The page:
Deep in the mountains of Chile, far inland in the Central Valley, lies the valley of Maipo. Here the intrepid taster can explore the most prestigious, oldest wineries in Chile, exemplified by wines made predominantly from red grapes such as Cabernet Sauvignon and Carmenère. Though I don’t drink it often, this grape, the fine Carmenère grape, produces some of my favorite wines. Its aromas tend towards green bell pepper and bramble, solid earthy notes which complement a smooth mouthful of dark berry flavors, Merlot-like cola notes, and soft tannins. It is a grape that is sometimes hard to find on its own; usually Carmenère is blended with Cabernet Sauvignon and Merlot, but pure varietal offerings are breaking ground among American wine drinkers, who find it an attractive midpoint between Merlot and Cabernet Sauvignon in terms of body, but with some novel characteristics. Carmenère is quickly becoming one of my go-to winter wines. I also just enjoy saying the word Carmenère ( pronounced “kar-muh-NER”) aloud. Carmenère. Carmenère. Carmenère.
What I find most interesting about Carmenère is its lost-and-found history. Originally planted in Bordeaux in France, the grape went out of style due to its irregular ripening schedule in that region’s climate, and after the Phylloxera louse devastated the French wine industry in the 1880’s, Carmenère all but vanished from the scene. During an international boom in Merlot sales in the 1990’s (treated with great derision in the movie Sideways), the grape was rediscovered in Chile when winemakers realized they’d been billing it as Merlot all along. Once this was established, farmers began treating the wine with the particular care it requires – Carmenère needs to ripen on the vine for a much longer period than many other red varietals, otherwise they develop intense bell pepper and vegetal aromas which, when overdone, are extremely unattractive. Chile’s long growing season proved the perfect incubator for winning wines. Quality jumped, and at present this wine offers serious contenders for international fame at many price points. Chile has over 15,000 acres of vineyard devoted exclusively to this grape. Anyone can enjoy a bottle of this wine as a perfect introduction to the nuances of Chilean viniculture.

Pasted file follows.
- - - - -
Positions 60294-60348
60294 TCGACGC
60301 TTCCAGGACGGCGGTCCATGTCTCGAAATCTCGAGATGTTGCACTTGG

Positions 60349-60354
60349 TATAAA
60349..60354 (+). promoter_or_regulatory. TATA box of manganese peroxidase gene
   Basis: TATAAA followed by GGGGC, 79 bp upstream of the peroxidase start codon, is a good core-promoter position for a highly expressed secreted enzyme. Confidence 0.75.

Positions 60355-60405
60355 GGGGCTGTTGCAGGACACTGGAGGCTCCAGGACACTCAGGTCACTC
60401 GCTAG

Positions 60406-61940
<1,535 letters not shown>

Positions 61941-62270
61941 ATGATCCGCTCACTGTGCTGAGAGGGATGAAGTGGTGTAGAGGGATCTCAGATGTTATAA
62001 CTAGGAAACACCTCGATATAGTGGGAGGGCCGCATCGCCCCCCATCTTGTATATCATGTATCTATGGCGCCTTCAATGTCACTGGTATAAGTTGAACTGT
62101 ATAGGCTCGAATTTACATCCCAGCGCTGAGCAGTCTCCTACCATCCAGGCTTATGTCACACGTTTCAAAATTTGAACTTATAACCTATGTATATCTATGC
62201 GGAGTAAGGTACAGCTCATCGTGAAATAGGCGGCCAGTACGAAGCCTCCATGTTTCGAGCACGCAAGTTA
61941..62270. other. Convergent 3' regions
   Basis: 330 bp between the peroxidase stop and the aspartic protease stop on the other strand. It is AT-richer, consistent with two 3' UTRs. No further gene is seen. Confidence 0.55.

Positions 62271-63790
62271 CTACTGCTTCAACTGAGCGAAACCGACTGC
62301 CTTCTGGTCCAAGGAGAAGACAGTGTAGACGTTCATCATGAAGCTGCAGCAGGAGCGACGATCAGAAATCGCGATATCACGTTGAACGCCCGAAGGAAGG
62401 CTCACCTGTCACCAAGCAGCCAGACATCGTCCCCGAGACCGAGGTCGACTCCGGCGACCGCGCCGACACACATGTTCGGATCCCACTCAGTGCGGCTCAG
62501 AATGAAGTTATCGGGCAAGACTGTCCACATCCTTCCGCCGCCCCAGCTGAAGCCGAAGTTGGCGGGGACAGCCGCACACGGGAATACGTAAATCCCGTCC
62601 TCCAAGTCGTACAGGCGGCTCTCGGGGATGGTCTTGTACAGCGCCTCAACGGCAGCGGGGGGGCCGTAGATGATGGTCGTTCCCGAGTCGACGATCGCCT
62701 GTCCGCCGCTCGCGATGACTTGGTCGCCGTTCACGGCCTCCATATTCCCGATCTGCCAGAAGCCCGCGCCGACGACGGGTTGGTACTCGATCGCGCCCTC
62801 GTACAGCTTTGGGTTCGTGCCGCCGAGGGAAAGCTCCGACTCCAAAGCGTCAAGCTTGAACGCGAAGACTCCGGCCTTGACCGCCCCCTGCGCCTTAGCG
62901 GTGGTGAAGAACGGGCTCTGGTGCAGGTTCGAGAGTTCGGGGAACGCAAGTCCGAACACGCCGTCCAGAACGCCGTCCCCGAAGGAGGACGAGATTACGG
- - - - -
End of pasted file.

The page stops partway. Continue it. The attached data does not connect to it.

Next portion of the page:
The 2007 Chono Carmenère is a perhaps among my top five favorite wines under $15, and this from someone whose forum is devoted to wines under $30. Alvaro Espinoza, the owner and winemaker for Chono, practices organic winemaking techniques, and it shows. When poured, it shows a deep ruby red in the glass, intense and extremely pleasing. Distinct green bell pepper aromas waft up immediately, along with seriously earthy elements, forest floor and so on. The pepper notes gradually diminish, and are supplanted by nice rich berry fruit. Soft mouthfeel, silky tannins, with more dark cherries and notes of smoke and spice from time spent aging in oak, but the acidity also snaps, making the medium finish nice and quenching. Superbly earthy, approachable and robust, yet downright complex for a wine at this price: $12. I would pair this offering from Chono with just about any charred red meat: barbecue, herb-encrusted roast lamb, or t-bone steak sizzling out of the pan.